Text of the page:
Another week of review but I picked up a few tips.
I've covered the kick defense in the past. The one thing I learned this week is the importance of the inside trip because it enables you to protect your privates. Without the inside trip, you're likely to get a kick to the groin. Not nice.
We also covered the hammerlock escape again. Mechanics are the same: half step on the unbound side, cast the elbow back, get the guillotine, take your opponent down. One thing that we added was the possibility of the arm-in guillotine. It seems that I end up in that position quite frequently. After the take down, you should basically be lying on top of your opponent with one arm looping around their head, under their chest, and into their arm pit. An option here is the anaconda choke. From the armpit side, use the hand of the arm with which you've set up the guillotine to grasp the inside of your opposite elbow. You've know establish a basic head and arm triangle. Talk on the phone with your non-guillotine arm to tighten everything up. Flex your back for the choke.
Sometimes you can't get the anaconda. Grab their jacket at the armpit, then roll onto your side and rotate away from the alignment of their body. It's just another way to get the choke.
We also briefly touched on some of the other throws that I failed to actually document. The first is what to do if they throw a haymaker/hook with their right. Block the punch and get the underhook. Keep your hand high on their back. Control the other elbow. Step through and load them up on your back to get the throw. Control the arm on which you have elbow control. Get the straight arm lock on that elbow or transition to something else.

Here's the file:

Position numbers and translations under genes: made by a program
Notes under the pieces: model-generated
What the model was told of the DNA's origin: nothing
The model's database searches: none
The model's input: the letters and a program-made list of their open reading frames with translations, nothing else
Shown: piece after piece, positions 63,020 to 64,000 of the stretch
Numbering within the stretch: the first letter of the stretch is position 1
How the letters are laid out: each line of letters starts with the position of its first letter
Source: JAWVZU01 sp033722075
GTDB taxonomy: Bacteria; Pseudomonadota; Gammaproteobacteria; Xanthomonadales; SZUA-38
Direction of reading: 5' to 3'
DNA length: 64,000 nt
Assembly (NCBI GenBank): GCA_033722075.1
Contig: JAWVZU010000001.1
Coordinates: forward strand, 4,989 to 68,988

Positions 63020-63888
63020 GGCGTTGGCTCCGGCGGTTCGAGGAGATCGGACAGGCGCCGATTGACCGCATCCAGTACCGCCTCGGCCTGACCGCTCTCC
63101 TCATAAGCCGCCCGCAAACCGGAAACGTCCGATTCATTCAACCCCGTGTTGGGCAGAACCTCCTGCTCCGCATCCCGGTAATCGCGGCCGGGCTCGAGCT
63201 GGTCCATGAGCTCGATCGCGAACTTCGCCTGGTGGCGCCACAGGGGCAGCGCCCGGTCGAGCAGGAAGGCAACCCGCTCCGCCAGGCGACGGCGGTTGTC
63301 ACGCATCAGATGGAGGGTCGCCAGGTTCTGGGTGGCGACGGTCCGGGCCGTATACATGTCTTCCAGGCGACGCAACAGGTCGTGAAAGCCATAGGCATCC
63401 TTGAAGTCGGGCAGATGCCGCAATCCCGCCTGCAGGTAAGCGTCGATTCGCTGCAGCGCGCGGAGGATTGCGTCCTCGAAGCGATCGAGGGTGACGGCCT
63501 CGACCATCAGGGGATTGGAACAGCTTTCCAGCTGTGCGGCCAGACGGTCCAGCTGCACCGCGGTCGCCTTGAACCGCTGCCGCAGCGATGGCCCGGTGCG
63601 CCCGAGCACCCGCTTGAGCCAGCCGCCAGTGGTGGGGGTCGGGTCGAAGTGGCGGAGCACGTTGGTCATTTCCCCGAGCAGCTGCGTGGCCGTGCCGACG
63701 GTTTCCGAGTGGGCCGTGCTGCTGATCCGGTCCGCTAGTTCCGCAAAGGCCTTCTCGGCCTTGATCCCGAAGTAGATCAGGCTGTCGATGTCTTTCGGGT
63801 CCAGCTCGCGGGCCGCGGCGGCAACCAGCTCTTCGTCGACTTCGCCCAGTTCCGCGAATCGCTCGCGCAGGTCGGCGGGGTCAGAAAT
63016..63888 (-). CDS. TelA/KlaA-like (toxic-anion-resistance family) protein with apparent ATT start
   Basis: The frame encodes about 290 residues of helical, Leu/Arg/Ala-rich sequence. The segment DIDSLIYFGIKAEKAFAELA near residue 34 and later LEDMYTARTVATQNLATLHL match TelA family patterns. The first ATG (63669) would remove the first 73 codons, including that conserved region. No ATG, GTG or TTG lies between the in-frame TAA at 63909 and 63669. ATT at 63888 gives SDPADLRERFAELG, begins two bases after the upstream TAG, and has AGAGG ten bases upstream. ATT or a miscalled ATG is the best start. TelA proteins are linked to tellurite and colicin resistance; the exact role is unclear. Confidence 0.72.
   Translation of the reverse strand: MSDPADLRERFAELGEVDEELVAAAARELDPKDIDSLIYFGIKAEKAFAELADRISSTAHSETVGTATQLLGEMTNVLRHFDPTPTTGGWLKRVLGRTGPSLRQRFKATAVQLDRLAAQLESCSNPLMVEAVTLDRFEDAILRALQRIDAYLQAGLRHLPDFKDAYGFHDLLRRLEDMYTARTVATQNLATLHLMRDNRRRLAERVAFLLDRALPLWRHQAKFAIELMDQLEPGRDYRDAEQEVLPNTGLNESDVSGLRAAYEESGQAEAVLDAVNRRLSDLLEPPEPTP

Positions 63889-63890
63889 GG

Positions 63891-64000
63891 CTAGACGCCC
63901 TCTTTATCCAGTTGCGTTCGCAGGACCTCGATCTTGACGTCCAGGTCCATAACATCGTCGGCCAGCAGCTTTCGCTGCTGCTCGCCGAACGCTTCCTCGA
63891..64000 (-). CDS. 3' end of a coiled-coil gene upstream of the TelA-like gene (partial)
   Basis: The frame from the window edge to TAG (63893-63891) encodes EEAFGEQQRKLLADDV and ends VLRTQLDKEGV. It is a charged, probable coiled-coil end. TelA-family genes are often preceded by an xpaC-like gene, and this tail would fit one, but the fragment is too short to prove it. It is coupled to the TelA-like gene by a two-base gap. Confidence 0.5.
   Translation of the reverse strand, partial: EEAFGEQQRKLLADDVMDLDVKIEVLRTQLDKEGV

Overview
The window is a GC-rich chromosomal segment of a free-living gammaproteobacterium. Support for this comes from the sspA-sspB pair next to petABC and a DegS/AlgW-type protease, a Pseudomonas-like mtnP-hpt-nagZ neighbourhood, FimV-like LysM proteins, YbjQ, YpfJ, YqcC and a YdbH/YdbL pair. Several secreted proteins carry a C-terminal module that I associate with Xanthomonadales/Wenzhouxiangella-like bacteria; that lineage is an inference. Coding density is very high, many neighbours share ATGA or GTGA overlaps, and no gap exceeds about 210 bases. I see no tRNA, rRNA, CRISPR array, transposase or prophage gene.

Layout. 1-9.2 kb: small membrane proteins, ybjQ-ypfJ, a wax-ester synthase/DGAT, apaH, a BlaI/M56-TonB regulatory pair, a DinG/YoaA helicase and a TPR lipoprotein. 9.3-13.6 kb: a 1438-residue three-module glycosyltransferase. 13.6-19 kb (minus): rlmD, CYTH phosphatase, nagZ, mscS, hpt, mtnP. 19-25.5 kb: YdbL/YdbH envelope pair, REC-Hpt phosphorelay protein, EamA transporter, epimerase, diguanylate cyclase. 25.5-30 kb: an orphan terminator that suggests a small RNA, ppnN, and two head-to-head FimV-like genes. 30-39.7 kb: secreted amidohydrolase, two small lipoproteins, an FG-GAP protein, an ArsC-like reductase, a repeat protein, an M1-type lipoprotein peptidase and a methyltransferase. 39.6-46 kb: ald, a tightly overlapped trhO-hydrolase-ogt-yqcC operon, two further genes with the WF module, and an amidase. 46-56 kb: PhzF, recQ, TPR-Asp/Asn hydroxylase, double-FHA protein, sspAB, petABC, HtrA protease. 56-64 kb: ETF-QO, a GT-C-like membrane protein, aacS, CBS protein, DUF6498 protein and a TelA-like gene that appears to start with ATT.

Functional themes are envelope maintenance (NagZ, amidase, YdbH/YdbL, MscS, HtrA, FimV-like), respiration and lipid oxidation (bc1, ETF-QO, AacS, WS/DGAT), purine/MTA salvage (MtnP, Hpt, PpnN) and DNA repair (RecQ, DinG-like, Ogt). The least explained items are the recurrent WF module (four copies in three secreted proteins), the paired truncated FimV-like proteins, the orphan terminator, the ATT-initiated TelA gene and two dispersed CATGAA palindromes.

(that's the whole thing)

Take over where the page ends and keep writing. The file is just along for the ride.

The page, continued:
UPDATE -- I think that I documented this wrong. You don't want to enter from the haymaker side. Instead, control that elbow and t-up with them on the opposite side. If you get a whizzer on the haymaker, you might be able to get the uchimata but won't be in position to get the o goshi.
There was also mention of something we did once that involved faking a kick to provoke a jab. This the the jab is coming from the left side. Deflect the punch and step inside clinching tight. Turn so that you're basically looking right in their ear. Extend your back leg so it is basically straight behind their legs and drop on to your opposite heel. Typically, your going to use your right hand to push their left out of the way and your going to clinch up on their right side. Now, extend your right leg and drop onto your left heel. They will go down backwards and you will likely roll up into mount or side control.
UPDATE -- I think that the submission here is an americana. You have two options. The first is to keep your elbow right in their neck for better control. A faster tap would involve extend their arm somewhat and getting your weight out over their upper arm (a la Roy Harris).
Labels: bjj, training